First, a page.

First of all, thank you for all the kind comments on #2 Clapotis and the beaded stitch markers! I've had a couple requests to post instructions on how I make the markers and this post will attempt to do that, but I have to add the caution that this last week is the first that I've worked with beads and there may well be far better ways of doing it out there on the web. That being said, here we go....
This first photo shows the tools I use and the parts of one stitch marker. The wire cutters and square needle-nose pliers are from DH's tool box. The round nosed pliers are specifically for jewelry and were purchased at Michael's 40% off sale last week - they're about $8 when not on sale, but they make a big difference in being able to bend the wire neatly. The parts of the stitch marker are three beads, a 2" eye wire, and a 10mm earring finding.
Here are the beads strung on the eye wire and the wire bent at a 90° angle. This angle may not be as important for a marker that's going to hang from a ring, but it holds the beads in place a bit better.
Here I've used the round needle-nose pliers to roll the wire around on itself toward the beads. This will form the loop that will slip over the ring.
The loop can be seen better in this photo. I've used the square needle-nose to flatten the loop and to make sure that nothing is sticking out where it might snag the yarn.
And here is the completed marker with the ring attached. If you have pierced ears, you've probably come across this type of earring. There's a small wire that pulls out of the loop and then is put back in to close the ring. I like them because the style doesn't leave any loose ends or rough edges to get caught in the yarn.
The following is a different style that doesn't use the ring. The ones I'm making here only have one bead because I'm using most of the length of the 2" eye wire to form a loop that will fit over a size 13 needle. (The 10mm rings used in the first marker will fit on a #13, but they do not slid freely.) For this style, the hole in the bead needs to be big enough to accept two wires.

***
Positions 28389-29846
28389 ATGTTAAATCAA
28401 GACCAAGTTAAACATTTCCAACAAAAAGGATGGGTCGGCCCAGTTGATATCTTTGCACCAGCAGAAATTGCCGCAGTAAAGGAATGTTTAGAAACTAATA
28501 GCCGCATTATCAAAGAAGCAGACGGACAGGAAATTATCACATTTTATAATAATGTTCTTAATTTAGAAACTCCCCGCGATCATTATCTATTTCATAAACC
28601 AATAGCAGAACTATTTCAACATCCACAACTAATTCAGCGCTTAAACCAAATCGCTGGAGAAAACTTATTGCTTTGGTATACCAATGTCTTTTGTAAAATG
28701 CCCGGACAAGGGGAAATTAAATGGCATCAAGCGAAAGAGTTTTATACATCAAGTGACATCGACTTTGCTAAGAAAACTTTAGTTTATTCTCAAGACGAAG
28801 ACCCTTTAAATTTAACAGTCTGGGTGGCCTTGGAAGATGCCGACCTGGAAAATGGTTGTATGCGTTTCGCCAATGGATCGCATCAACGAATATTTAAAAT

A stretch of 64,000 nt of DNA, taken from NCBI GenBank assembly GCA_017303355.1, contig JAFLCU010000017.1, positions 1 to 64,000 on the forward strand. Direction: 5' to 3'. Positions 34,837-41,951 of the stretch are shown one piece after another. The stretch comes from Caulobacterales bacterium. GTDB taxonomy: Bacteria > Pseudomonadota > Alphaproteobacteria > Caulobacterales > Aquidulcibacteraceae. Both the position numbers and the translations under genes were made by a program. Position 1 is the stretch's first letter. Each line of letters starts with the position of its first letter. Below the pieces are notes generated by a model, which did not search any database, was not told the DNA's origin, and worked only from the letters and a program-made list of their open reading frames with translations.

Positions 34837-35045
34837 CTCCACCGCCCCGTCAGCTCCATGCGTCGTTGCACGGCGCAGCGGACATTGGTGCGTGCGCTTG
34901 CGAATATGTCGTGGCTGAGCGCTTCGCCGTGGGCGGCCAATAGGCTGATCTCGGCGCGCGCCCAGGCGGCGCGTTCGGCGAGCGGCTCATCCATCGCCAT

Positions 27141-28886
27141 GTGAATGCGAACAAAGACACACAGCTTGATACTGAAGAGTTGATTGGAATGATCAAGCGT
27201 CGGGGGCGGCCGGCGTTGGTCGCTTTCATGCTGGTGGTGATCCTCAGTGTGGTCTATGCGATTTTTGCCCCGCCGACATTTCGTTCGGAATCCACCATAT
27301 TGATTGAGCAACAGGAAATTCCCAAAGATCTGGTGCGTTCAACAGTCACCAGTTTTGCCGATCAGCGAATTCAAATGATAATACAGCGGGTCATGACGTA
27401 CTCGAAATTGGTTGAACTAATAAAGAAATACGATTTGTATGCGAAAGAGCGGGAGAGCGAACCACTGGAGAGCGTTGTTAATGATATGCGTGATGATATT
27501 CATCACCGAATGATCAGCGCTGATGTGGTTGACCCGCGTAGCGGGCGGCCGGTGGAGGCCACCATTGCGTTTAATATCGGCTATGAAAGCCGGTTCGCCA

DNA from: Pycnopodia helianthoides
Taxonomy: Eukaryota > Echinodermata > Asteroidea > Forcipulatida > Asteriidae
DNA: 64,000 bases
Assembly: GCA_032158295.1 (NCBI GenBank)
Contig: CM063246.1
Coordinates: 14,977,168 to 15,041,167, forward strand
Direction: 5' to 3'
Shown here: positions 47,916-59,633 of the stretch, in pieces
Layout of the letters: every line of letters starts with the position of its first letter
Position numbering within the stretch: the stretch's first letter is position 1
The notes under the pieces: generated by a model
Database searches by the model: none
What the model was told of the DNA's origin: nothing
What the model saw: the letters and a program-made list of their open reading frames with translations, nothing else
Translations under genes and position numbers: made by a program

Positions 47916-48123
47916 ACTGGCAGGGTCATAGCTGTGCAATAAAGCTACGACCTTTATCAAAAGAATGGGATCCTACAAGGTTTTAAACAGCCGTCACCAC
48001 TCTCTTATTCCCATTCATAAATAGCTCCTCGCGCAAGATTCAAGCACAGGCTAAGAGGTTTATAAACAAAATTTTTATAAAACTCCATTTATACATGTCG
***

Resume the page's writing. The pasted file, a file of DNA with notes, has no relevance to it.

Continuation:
Here the bead is on the eye wire and I've bent it at a 90° angle both at the bead and at the end.
The wire is now formed into a loop around a spare #15 needle (I wouldn't recommend using a good needle as the soft aluminum or plastic can get nicked in the process of making a marker.).
I've used the pliers to bend the wire a bit more and to insert the 90° bend at the end of the wire back into the bead hole. You'll notice that the loop is misshapen at this point, looking more like an egg or a teardrop than round.
This step straightens out the loop, although it will never be completely round given my lack of skill at this. I've forced the loop onto a #15 needle while pressing the bead down toward the needle to round the loop out and to take up any slack between the bead and the small loop at the end of the eye wire. You can see a finished marker on the desk.
And, to prove that markers can be super cheap - here are some I made with wooden beads purchased at the local Dollar Store. The eye wires at JoAnne's were $2.99 for 84 wires (I got them for less during a 40% off sale) and the two packages of beads were $1 each. These are made for smaller needles (they'll fit on a #10) using the same technique as for the small blue ones. For a $5 investment, I could easily make 50+ markers or about 10¢ each!
On the knitting front, the reclaimed yarn from Friday is dry and ready to be rolled into balls, the latest baby afghan is finished (ok, that's crocheted), and I just divided for the front & back yokes on the lime green vest for Mom.